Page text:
The Sydenham Bakery was quickly back on it’s feet, trading from a temporary shop “front” from the rear of the premises and even with the problems of assess and constant aftershocks, I heard from friends and read on message boards from Christchurch residents that all businesses who managed to take this kind of action were hugely, massively and deeply appreciated.
It wasn’t just that fact that people were relieved that their favourite places were back trading and in business, it was also the underlying reassurance that these businesses were here to stay, that they were in it for the long haul and were not going to abandon the city.

It was also a sign that “normal life” might just be around the corner…  everywhere people looked, there was damage and destruction, seeing businesses working hard to bounce back as soon as possible meant people keeping their jobs, it meant hope and reassurance like a light at the end of the tunnel that “normal”  might be actually be possible again.

(photograph © Kiwidutch)

For many in Christchurch and for Kiwi’s everywhere, these events signalled the days that life as we knew it changed forever. Like the Sydenham Bakery machinery, we all have scars of some sort or another, but we pick ourselves up and carry on.

That sentiment, and the gratitude for it has been a reoccurring theme that I’ve heard a lot when speaking to friends and family in Christchurch this trip, so clearly it means as much to them as it does to me.

Celia said that most of the quake damage is no longer visible, the bakery floor was completely re-done because of cracks and liquefaction damage,  but everyone worked long hours to make sure they were back on track as soon as possible.

She showed me their pastry rolling machine… it’s a massive piece of kit and clearly exceedingly heavy, but the February quake heaved it back and forward with ease, leaving scars where it hit the wall at one end and a large dent in the end of the roller bed where it connected repeatedly with a thick metal pipe at the other.

It’s a shocking reminder that even if we perceive our man-made machinery to be solid and strong,  they are  no match for the forces of Mother Nature.

Given too that the quake was big enough to push something this big around with ease,  it then becomes a wonder that more people were not killed or injured in that quake.  The strong New Zealand building code and a healthy dose of sheer luck all have a role to play there in my opinion.

And another thing… a machine that rolls pastry!!! Ooooh I soooooo want one!

Forget shoes and handbags, this is the kind of toy I’d have on my wish list! (sadly for me we live way too far away so I’ll have to stick to my humble wooden rolling pin… but  oh, a gal can dream !)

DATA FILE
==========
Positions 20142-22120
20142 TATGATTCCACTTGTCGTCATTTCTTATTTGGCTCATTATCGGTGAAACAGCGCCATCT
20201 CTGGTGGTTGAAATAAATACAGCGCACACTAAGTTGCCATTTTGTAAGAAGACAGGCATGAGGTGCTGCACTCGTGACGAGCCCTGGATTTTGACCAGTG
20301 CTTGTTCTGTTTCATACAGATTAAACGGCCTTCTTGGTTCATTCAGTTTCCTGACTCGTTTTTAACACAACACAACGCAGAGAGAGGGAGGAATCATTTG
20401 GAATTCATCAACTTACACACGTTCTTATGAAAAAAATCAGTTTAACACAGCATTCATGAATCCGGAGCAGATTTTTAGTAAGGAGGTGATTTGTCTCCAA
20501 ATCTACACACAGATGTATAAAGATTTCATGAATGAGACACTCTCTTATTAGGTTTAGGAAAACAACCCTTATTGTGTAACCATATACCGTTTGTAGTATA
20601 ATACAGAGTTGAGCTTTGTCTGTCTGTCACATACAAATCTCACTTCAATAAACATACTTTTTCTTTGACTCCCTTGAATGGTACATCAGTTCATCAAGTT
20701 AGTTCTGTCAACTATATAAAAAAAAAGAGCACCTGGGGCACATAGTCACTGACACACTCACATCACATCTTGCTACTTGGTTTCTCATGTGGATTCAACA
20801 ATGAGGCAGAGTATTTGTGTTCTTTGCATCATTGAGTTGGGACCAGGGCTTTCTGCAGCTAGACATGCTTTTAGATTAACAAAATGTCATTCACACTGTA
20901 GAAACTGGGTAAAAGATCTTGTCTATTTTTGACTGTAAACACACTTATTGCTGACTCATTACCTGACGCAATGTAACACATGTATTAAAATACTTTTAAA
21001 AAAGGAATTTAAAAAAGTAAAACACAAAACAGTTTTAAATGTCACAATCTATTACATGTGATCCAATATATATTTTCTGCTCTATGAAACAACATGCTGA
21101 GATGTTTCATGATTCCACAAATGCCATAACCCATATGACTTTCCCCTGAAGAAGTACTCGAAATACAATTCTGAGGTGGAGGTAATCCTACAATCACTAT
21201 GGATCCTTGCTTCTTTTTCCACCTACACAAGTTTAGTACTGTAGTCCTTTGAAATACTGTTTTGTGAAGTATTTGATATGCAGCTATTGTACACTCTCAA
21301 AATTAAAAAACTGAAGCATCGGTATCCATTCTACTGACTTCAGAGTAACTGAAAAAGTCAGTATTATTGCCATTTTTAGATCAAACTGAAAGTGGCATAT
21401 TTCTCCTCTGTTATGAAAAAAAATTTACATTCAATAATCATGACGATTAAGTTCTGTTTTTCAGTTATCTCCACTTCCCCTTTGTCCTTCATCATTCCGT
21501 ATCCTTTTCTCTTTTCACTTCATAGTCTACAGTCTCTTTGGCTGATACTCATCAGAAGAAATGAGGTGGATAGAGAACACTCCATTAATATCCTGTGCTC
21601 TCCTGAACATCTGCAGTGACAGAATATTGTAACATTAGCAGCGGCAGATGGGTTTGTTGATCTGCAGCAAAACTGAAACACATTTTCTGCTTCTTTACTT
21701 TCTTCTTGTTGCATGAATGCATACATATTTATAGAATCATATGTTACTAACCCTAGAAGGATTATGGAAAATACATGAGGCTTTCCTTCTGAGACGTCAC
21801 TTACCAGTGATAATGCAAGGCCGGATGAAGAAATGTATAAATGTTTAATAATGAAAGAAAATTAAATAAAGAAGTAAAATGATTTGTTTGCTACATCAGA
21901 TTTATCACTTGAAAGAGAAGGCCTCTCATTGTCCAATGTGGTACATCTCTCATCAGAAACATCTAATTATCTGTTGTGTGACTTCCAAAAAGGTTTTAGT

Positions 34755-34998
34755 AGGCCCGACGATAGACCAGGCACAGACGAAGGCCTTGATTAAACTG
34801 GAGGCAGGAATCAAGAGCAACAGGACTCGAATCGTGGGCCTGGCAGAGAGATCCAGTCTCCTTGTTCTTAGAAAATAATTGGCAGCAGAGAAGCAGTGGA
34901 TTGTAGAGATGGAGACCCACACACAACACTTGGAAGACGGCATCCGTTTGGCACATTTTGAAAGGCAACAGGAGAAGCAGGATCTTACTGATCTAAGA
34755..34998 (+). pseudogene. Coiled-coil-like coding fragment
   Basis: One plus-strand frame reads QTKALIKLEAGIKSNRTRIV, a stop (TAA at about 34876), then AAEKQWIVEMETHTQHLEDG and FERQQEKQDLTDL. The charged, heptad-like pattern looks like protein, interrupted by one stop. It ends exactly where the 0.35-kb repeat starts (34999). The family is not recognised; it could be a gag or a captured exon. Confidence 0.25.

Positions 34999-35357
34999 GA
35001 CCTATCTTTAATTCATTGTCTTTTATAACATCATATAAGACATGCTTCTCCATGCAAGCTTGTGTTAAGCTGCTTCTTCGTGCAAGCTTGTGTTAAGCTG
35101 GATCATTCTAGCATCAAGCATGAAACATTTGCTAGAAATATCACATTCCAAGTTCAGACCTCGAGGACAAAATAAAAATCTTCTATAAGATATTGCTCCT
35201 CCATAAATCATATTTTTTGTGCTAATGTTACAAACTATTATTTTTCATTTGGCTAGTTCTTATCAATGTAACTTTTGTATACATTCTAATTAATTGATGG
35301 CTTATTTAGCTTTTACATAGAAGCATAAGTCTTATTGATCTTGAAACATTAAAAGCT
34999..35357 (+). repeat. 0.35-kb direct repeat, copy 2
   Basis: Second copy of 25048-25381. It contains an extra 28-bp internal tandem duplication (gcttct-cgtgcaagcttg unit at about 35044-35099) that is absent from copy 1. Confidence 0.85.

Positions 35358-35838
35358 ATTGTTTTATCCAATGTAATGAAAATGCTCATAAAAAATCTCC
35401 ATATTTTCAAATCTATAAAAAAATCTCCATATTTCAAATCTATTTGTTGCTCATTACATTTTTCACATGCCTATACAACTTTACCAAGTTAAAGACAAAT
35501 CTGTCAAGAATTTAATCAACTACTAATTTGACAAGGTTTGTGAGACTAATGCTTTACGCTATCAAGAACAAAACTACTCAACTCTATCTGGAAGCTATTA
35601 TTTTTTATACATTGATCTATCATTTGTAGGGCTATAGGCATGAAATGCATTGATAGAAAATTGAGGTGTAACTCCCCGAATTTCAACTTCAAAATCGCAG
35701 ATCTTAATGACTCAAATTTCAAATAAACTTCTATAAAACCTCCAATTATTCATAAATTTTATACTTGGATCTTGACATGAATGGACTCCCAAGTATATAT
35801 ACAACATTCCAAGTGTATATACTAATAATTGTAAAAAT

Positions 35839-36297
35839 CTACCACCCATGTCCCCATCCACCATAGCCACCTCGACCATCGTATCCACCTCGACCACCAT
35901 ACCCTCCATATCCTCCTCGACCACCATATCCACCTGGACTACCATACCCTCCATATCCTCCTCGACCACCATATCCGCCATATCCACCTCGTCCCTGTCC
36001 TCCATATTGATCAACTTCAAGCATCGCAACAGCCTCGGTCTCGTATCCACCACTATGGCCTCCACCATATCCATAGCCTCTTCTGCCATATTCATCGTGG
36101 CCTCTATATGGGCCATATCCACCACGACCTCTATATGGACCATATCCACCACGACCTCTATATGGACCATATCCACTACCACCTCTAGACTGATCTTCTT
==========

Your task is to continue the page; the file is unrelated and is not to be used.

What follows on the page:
(photograph © Kiwidutch)

February 23, 2012

The Pain of Just Doing What Needs to Be Done…

(photograph © Kiwidutch)

Sometimes the discovery of a change is a shock that your were totally unprepared for.

Such is the case when we went a little further down Papanui Road and Rugby Street Church came into view.

I have been part of this church family and part of the youth group in years gone by.

Even more disturbing than the obvious damage to the Church was the almost complete absence of the church hall that once stood to the rear of it.

I was shocked to see that of the entire structure, only a remnant of the foundations remain. This was once a beautiful brick building, full of character, with very wide steps and heavy double wooden doors.

I have fond memories of meetings here, the musical we put on, parties and dances.  One such dance was a fancy dress ball, it was an eventful evening fron the start, with a flat tyre in the midst of Papanui Road weekend evening traffic, myself in costume standing on the pavement holding tools, whilst my friend tried to get the spare tyre  installed on the traffic side without getting his costume fouled up.

Passing cars tooted and passer-bys on the footpath made humourous comments so clearly we provided some laughs.

(photograph © Kiwidutch)

Later, at the end of the evening there was a strange tooting noise and in response we opened the double doors onto the wide steps to find headlights on full beam facing us just centimetres away.

My friend had driven the car  up the steps as far as it could go and we then proceeded to cram as many of us into the car as possible so that we could all be dropped off home.

It was an alchol free dance but we still had fun and we almost literally danced our feet off that night.

As was the usual routine, everyone bought a plate of food to share for supper and the evening was full of so much laughter that we were exhausted at the end of it.